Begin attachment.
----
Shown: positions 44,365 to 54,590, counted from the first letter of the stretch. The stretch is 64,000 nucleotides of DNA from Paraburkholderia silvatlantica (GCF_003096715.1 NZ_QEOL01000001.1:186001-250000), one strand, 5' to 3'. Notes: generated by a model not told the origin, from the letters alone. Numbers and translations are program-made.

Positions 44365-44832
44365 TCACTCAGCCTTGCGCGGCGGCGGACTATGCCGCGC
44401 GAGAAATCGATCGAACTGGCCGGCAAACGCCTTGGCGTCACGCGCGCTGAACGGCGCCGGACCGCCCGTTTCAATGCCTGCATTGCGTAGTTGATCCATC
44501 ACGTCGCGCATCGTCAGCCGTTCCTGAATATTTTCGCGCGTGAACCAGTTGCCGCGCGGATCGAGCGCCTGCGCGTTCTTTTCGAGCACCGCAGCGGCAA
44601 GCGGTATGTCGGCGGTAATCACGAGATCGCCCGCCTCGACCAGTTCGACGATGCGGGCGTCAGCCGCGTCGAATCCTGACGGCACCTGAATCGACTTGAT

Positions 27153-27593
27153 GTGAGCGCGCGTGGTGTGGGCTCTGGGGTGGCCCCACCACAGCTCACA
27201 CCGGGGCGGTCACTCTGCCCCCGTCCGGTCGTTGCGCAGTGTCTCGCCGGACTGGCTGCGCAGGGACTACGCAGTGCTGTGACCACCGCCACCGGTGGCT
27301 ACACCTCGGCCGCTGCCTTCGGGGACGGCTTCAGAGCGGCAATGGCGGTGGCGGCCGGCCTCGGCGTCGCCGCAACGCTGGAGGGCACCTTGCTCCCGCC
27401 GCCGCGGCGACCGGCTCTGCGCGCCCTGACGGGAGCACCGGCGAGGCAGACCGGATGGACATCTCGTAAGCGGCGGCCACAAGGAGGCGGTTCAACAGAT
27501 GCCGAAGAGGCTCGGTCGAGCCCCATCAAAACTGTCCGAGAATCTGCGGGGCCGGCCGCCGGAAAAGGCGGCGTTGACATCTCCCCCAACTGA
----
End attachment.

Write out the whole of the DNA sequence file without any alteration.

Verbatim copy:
Shown: positions 44,365 to 54,590, counted from the first letter of the stretch. The stretch is 64,000 nucleotides of DNA from Paraburkholderia silvatlantica (GCF_003096715.1 NZ_QEOL01000001.1:186001-250000), one strand, 5' to 3'. Notes: generated by a model not told the origin, from the letters alone. Numbers and translations are program-made.

Positions 44365-44832
44365 TCACTCAGCCTTGCGCGGCGGCGGACTATGCCGCGC
44401 GAGAAATCGATCGAACTGGCCGGCAAACGCCTTGGCGTCACGCGCGCTGAACGGCGCCGGACCGCCCGTTTCAATGCCTGCATTGCGTAGTTGATCCATC
44501 ACGTCGCGCATCGTCAGCCGTTCCTGAATATTTTCGCGCGTGAACCAGTTGCCGCGCGGATCGAGCGCCTGCGCGTTCTTTTCGAGCACCGCAGCGGCAA
44601 GCGGTATGTCGGCGGTAATCACGAGATCGCCCGCCTCGACCAGTTCGACGATGCGGGCGTCAGCCGCGTCGAATCCTGACGGCACCTGAATCGACTTGAT

Positions 27153-27593
27153 GTGAGCGCGCGTGGTGTGGGCTCTGGGGTGGCCCCACCACAGCTCACA
27201 CCGGGGCGGTCACTCTGCCCCCGTCCGGTCGTTGCGCAGTGTCTCGCCGGACTGGCTGCGCAGGGACTACGCAGTGCTGTGACCACCGCCACCGGTGGCT
27301 ACACCTCGGCCGCTGCCTTCGGGGACGGCTTCAGAGCGGCAATGGCGGTGGCGGCCGGCCTCGGCGTCGCCGCAACGCTGGAGGGCACCTTGCTCCCGCC
27401 GCCGCGGCGACCGGCTCTGCGCGCCCTGACGGGAGCACCGGCGAGGCAGACCGGATGGACATCTCGTAAGCGGCGGCCACAAGGAGGCGGTTCAACAGAT
27501 GCCGAAGAGGCTCGGTCGAGCCCCATCAAAACTGTCCGAGAATCTGCGGGGCCGGCCGCCGGAAAAGGCGGCGTTGACATCTCCCCCAACTGA